WASHINGTON — Defense Secretary Donald H. Rumsfeld on Friday criticized a U.S. military program that pays Iraqi newspapers to plant stories favorable to the American mission, and mistakenly said the Pentagon had shut down the program shortly after its existence was revealed.
In his most specific comments thus far about the information operations program, — carried out by U.S. troops and a private contractor — Rumsfeld said the U.S. military should not be paying Iraqi media to publish articles, whose origin was concealed even from the news outlets.
He said he had not been initially aware of the clandestine program, and ordered it shut down after news outlets published details of it.
"When we heard about it, we said, 'Gee, that's not what we ought to be doing,' " Rumsfeld said Friday during a taped interview on PBS' "The Charlie Rose Show."
Rumsfeld said the contractor, Lincoln Group, and commanders in Iraq were notified of the Pentagon's concerns and ended the propaganda effort.
"They stopped doing that," he said.
Rumsfeld's remarks were made available by PBS producers before the show aired late Friday night.
One person familiar with Lincoln Group's operations, who spoke on condition of anonymity because of an ongoing investigation, said the program in Iraq was still active as of a week ago.
Army Gen. George W. Casey, the top U.S. commander in Iraq, said during a Dec. 16 news conference — more than two weeks after the existence of the operation was revealed — that it had not been shut down.
"We did a preliminary assessment shortly after the [news stories] came out, and we concluded that we were operating within our authorities and the appropriate legal procedures. And so we have not suspended any of the processes up to now," Casey said.
A Pentagon spokesman did not return a call seeking comment.
Rumsfeld's remarks reflect a difference in attitude toward the program between officials in Washington and those in Baghdad.
Shortly after the existence of the program was revealed, White House and Pentagon officials expressed concern, while commanders in Baghdad defended it.
Pentagon officials say a full inquiry into the program by Navy Rear Adm. Scott Van Buskirk has been completed, but its results have not been publicly disclosed.
Despite voicing concerns about the program, Rumsfeld condemned the U.S. news media's negative portrayal of it in a separate appearance Friday, saying such criticism has a "chilling effect" that discourages U.S. troops from finding creative ways to win hearts and minds abroad.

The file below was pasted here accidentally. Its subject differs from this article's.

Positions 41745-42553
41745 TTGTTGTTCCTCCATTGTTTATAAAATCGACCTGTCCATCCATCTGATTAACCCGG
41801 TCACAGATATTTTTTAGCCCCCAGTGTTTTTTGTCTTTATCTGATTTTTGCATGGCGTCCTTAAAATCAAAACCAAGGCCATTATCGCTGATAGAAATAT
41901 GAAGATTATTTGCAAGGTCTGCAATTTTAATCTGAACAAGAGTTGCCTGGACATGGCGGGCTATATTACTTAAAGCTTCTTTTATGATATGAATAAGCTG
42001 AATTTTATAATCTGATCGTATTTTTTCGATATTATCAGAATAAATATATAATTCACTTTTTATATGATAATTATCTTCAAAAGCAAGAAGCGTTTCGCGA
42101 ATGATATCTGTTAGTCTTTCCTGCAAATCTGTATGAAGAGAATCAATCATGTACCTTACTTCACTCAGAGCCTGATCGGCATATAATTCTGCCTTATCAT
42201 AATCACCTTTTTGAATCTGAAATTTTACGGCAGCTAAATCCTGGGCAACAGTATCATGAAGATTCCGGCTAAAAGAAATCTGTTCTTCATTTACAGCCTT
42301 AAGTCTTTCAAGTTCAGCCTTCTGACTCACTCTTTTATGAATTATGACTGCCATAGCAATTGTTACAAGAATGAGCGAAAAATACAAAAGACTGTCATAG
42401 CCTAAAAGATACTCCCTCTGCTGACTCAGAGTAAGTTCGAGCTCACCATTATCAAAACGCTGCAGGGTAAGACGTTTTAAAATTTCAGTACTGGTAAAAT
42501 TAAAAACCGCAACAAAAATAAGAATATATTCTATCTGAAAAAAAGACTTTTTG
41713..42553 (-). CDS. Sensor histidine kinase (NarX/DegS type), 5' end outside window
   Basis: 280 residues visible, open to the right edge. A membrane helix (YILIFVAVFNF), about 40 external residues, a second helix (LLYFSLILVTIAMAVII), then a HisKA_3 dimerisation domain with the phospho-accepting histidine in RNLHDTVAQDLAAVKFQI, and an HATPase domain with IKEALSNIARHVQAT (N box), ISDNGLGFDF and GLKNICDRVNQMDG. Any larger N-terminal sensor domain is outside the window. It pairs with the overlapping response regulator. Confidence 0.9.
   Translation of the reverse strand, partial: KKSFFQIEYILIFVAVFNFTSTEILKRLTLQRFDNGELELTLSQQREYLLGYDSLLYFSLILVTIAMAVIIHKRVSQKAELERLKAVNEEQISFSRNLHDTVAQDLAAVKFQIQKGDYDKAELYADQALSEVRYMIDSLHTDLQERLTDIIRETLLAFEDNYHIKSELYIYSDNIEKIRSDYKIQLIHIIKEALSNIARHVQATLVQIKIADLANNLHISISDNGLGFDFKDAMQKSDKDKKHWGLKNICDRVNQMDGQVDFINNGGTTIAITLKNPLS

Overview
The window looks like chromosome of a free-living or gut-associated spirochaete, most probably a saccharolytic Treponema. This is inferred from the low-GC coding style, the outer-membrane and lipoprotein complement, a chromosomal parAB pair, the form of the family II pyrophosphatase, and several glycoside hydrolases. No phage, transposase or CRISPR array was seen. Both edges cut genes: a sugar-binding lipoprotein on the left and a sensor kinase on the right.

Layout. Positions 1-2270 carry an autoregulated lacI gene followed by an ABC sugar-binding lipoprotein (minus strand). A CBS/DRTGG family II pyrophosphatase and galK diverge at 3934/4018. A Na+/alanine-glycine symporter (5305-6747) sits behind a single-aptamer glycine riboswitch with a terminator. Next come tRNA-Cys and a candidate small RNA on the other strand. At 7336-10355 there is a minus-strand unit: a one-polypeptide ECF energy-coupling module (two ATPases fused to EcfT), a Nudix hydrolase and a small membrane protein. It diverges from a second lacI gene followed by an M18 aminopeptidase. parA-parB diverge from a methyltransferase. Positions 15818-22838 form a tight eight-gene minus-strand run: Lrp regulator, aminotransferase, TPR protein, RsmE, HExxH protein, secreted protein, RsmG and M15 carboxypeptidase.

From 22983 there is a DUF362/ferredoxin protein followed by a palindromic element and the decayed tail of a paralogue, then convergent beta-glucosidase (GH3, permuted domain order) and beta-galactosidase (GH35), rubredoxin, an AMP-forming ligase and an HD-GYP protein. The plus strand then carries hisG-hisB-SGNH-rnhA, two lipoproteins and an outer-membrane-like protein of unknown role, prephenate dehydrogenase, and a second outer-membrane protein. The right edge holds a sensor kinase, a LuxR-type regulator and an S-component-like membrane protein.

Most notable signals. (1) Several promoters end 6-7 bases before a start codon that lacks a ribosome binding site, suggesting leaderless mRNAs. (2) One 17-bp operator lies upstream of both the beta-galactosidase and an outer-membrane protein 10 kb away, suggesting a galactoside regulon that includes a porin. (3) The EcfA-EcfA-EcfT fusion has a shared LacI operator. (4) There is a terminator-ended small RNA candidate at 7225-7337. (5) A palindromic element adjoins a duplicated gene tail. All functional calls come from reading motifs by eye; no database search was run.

"The conclusion is drawn that there is no toleration for innovation," he said in an address before the Council on Foreign Relations in New York.
Since early last year, the secret program has planted hundreds of stories in Iraqi newspapers trumpeting the success of U.S. military offensives, the efforts to rebuild Iraq and the training of the country's nascent security forces.
American troops wrote articles, called storyboards, which were delivered to the Iraqi staff of Lincoln Group. The contractors translated the storyboards into Arabic and paid newspaper editors in Baghdad to run the articles.
Some senior officials at the Pentagon argue that it is hypocritical for the U.S. to promote democratic principles, freedom of speech and political transparency in Iraq while the military is paying to disseminate propaganda in that country's news media.
They also say such activities violate a 2003 Pentagon directive that appears to prohibit U.S. troops from conducting psychological operations, or psy-ops, that target the media.
"Psy-ops is restricted by both [Defense Department] policy and executive order from targeting American audiences, our military personnel and news agencies or outlets," says the directive, dated Oct. 30, 2003, and signed by Rumsfeld.
The Defense secretary has long emphasized the importance of a "war of ideas" that must be waged on the airwaves and in schools and mosques throughout the Muslim world.
Rumsfeld has argued that the U.S. government is poorly situated to explain its policies abroad, and he said Friday that the government needed a coordinated "strategic communications" effort to deliver themes and messages to often hostile audiences.
"The longer it takes to put a strategic communications framework in place, the more we can be certain that the vacuum will be filled by the enemy," Rumsfeld said.
His remarks drew criticism from some Democrats, who blamed the Bush administration's policies, rather than the U.S. government's inability to deliver its message, for anti-American sentiment abroad.
"Nothing has done more to encourage Al Qaeda recruitment and make America less safe than the war in Iraq and the incompetent way it's been managed," Sen. Edward M. Kennedy (D-Mass.) said in a statement. "Our greatest failure is our policy."
Rumsfeld also criticized the media's coverage of the U.S. military prisoner abuse scandal and the detention of detainees classified as enemy combatants at the U.S. prison at Guantanamo Bay, Cuba.
He challenged U.N. Secretary-General Kofi Annan's call for the Guantanamo facility to be closed.
The United Nations issued a scathing report on the prison this week.
Annan "is just flat wrong," Rumsfeld said. "We shouldn't close Guantanamo.
"There's no torture there," he said. "There's no abuse. It's being handled honorably."
Times staff writer Kevin Sack in Atlanta contributed to this report.
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